Eleanor’s first Onomastico (Name day). L to R: maternal grandmother, Antonietta Simeone Pescione; maternal grandfather, Domenico Pescione; his sister, Filomena Pescione; my mother’s friend, Ernestina; Eleanor, with father Giuseppe Maiella; mother, Carmelina Pescione Maiella; her sister, Ester Pescione; their cousin, Francesca Simeone.

4. Do you have a favorite memory of your Italian family?

I have many memories of my Italian family in Avella, and I recount the earliest ones in my book. Although I lived in Naples with my parents from the age of 5 until 12 when I came to the US, it is summer in Avella that I remember the most. These memories stand out: the languor of a hot day whether it was a nap in a cool room in my grandparents’ house, or a walk through deserted streets; my grandmother’s omelets in the morning or coffee in the late afternoon, my grandfather’s workshop and our walks together in the campagna; the warm welcome my aunts and uncles always gave me whenever I visited them, and their care in preparing my favorite dishes.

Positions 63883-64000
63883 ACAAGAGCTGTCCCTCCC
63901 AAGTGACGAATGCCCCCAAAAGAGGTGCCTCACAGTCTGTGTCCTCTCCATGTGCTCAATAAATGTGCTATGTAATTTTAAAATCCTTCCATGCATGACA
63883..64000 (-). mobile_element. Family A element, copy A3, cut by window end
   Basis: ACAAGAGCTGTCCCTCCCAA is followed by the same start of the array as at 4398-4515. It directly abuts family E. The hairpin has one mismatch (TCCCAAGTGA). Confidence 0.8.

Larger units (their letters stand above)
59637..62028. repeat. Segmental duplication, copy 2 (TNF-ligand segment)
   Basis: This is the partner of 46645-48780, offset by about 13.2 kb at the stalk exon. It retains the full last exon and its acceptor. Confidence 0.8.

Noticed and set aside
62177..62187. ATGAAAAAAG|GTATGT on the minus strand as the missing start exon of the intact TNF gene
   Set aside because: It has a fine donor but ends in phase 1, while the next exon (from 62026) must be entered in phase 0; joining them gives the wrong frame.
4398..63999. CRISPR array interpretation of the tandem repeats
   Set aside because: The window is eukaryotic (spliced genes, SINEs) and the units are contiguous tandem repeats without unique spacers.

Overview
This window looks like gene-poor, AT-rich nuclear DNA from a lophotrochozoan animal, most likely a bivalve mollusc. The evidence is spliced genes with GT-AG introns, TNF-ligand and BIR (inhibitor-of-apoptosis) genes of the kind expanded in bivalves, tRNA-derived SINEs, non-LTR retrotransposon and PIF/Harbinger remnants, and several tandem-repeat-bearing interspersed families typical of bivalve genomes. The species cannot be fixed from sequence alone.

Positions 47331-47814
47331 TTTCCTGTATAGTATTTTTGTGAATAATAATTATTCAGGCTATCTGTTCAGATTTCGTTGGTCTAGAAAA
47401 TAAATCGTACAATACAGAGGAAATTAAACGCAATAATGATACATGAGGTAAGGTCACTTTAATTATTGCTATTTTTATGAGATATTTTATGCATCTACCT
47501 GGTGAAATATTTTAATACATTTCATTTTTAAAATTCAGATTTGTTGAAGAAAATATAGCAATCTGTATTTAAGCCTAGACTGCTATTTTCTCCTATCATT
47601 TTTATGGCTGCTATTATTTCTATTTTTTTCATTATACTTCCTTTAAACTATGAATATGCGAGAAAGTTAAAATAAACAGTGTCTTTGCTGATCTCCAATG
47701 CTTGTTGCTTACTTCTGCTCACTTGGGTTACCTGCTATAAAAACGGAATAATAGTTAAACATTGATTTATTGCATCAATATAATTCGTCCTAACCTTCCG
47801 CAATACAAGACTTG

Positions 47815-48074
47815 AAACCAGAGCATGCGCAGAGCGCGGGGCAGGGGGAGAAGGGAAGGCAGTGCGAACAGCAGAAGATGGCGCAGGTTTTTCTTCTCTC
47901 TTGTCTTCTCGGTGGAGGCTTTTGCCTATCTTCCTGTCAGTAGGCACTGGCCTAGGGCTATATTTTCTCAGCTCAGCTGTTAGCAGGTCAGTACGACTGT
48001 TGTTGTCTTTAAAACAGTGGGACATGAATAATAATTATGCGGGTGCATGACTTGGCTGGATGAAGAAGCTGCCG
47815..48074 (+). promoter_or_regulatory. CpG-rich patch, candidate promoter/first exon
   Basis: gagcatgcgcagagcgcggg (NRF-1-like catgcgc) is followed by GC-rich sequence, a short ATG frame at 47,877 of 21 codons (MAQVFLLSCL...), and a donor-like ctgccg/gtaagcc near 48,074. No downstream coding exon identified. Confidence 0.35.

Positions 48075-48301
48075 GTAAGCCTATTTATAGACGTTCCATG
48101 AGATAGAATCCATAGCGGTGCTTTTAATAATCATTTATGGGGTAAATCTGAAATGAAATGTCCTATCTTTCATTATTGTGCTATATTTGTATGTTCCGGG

Picnic under a walnut tree, Norman castle in the distance on the left, Avella, Campania, Italy.

Picnic under a walnut tree, Norman castle in the distance on the left, Avella, Campania, Italy.

There are two recent memories that are meaningful to me. Since my sisters and my extended family all live in Italy, we’ve instituted a yearly get together in Puglia. My sisters, their families, and assorted cousins, all gather together in a country restaurant and spend the better part of a day catching up on news and savoring a special meal. The other is a delicious picnic prepared by Angelina, my cousin Mimmo’s wife, just for the two of us, and enjoyed with wonderful conversation under a walnut tree in view of my beloved castle in Avella.

Family, food and fun times-there is nothing better!

Cattedrale, Ruvo di Puglia, Puglia, Italy.

Cattedrale, Ruvo di Puglia, Puglia, Italy.

5. Anything else you’d like to share?

I would like to offer many thanks to NOIAW for its important work in keeping our Italian heritage in the forefront of our lives, and for giving me the opportunity to share my creative efforts with its members.

Apart from spending time with my family and friends, poetry, writing and photography are what make me happiest. I hope to continue to create works that will also give pleasure to others.

Trani, Puglia, Italy

Trani, Puglia, Italy